Still, it's taken about twice as long as I anticipated to sew it up. I've always been terrible at guessing such things, and my optimism got the better of me here too.  I've been so fortunate that Tim is at home these days, able to look after the kids and the food and our other needs. Working from home is a challenge! But it still feels like a gift that I can tell my kids, who have walked right past Tim in the kitchen to come ask me for a sandwich, that that's Daddy's job this week. Oh, and to have my very own coffee connoisseur in the next room!


And my very own Quilt Critic. Here he is telling me what I didn't quite achieve in the design. We've been married ten years next month, and I'm glad I've learned to appreciate his feedback, and then still hold it up confidently against my own! And I love this quilt. I really love it. I can't wait to start the next challenge of appliqueing the logo. I can't wait to use some very new, yet to be released, wideback cotton for the backing! And I can't wait to see it hanging in the Free Spirit booth at QuiltCon.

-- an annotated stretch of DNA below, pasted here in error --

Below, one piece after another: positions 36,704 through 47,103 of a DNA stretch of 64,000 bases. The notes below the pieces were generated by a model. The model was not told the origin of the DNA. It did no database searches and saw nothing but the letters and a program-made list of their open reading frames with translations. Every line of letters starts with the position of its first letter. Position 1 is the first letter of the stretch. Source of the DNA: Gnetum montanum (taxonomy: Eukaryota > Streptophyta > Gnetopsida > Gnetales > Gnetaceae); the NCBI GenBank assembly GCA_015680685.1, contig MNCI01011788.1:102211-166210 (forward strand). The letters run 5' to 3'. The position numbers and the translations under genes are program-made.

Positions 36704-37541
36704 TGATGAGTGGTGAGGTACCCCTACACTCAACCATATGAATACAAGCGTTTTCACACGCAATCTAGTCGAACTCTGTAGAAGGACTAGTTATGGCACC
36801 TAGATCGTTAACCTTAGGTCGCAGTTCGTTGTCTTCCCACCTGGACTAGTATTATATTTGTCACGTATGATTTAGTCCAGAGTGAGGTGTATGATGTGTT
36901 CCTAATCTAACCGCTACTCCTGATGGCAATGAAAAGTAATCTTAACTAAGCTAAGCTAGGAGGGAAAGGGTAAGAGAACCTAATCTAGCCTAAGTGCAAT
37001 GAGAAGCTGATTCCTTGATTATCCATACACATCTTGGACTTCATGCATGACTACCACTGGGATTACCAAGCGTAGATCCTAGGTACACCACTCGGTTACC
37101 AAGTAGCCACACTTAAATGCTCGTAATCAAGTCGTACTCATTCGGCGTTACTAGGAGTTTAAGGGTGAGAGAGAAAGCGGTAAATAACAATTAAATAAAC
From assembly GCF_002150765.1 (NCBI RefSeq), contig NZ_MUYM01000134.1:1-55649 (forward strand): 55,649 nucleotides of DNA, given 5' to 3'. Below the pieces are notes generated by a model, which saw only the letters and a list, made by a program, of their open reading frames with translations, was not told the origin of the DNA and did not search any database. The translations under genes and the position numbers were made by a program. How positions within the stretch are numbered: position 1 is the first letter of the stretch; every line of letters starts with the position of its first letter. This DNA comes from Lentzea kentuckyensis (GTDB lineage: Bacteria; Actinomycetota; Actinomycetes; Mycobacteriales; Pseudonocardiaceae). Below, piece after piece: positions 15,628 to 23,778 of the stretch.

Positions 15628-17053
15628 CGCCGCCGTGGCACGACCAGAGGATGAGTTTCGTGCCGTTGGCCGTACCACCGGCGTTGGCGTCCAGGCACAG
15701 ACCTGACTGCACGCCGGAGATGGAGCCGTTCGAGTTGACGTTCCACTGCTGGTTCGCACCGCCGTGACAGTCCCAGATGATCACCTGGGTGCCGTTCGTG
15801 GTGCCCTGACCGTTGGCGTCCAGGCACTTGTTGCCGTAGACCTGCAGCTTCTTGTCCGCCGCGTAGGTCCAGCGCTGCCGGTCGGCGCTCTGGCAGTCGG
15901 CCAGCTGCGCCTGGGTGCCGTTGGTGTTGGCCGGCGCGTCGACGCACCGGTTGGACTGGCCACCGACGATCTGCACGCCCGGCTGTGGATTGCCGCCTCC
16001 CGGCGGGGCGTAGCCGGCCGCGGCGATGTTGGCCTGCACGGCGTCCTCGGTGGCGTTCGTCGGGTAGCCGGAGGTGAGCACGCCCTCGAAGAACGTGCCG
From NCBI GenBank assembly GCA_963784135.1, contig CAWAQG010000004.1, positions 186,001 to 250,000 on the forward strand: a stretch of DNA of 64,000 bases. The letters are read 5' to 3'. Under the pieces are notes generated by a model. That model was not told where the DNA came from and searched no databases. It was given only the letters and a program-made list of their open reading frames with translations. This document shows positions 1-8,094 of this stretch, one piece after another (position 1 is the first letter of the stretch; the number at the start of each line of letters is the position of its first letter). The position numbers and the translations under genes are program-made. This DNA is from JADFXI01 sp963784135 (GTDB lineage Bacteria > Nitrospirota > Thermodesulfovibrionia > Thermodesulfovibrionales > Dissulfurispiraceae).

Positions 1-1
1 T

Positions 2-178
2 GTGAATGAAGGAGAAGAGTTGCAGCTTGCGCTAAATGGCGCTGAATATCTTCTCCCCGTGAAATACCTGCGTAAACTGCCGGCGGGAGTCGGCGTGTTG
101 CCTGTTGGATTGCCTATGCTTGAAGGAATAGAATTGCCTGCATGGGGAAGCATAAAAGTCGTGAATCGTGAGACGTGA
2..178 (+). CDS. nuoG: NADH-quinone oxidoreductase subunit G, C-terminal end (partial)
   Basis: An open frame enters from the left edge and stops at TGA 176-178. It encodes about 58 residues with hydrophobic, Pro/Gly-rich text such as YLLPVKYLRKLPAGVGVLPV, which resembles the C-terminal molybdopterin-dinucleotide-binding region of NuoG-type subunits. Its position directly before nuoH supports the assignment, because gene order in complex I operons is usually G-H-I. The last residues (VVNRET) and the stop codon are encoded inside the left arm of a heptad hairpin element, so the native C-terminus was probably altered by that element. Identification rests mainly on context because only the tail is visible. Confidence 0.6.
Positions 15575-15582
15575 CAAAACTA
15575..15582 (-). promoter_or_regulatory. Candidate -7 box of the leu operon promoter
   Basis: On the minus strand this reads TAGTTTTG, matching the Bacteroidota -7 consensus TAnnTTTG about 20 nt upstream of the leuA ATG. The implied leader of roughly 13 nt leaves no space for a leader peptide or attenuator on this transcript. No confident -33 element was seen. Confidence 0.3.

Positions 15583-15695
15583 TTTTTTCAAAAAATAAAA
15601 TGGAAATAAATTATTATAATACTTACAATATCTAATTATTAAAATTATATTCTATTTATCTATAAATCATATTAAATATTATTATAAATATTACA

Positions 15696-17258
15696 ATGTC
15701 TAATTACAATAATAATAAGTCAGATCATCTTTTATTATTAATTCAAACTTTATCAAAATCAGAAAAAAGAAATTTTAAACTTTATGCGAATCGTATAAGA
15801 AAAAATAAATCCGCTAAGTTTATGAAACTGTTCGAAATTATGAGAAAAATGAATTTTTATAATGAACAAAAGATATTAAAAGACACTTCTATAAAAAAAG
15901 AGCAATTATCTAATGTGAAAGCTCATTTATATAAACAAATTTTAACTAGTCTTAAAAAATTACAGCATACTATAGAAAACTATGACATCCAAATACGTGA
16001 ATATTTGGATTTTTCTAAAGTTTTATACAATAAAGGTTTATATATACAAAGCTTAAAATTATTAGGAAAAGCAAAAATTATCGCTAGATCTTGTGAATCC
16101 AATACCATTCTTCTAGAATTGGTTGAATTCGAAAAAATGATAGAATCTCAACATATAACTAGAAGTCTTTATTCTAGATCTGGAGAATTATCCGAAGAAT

Will you be there? Will you take a photo for me?

The Orphanage Quilt


If old WIPs make a satisfying finish, imagine all the good feelings brought on by finishing six at once! This quilt has been on my mind for along time, back when I asked my Do Good Stitches bee back in February to send me some scrappy improvised blocks. And then as they arrived, I added them to my orphan block pile, wondering when I was finally going to take the plunge and sew this thing together. To say it made me nervous was an understatement. This is not usually how I quilt. It's not a pile of squares sitting next to the machine and sewn together at random and it's not carefully laid out blocks that need concentration and working out. It sits somewhere in the middle, not in a happy medium kind of way, but in a road-less-travelled, throw-the-rule-book kind of way.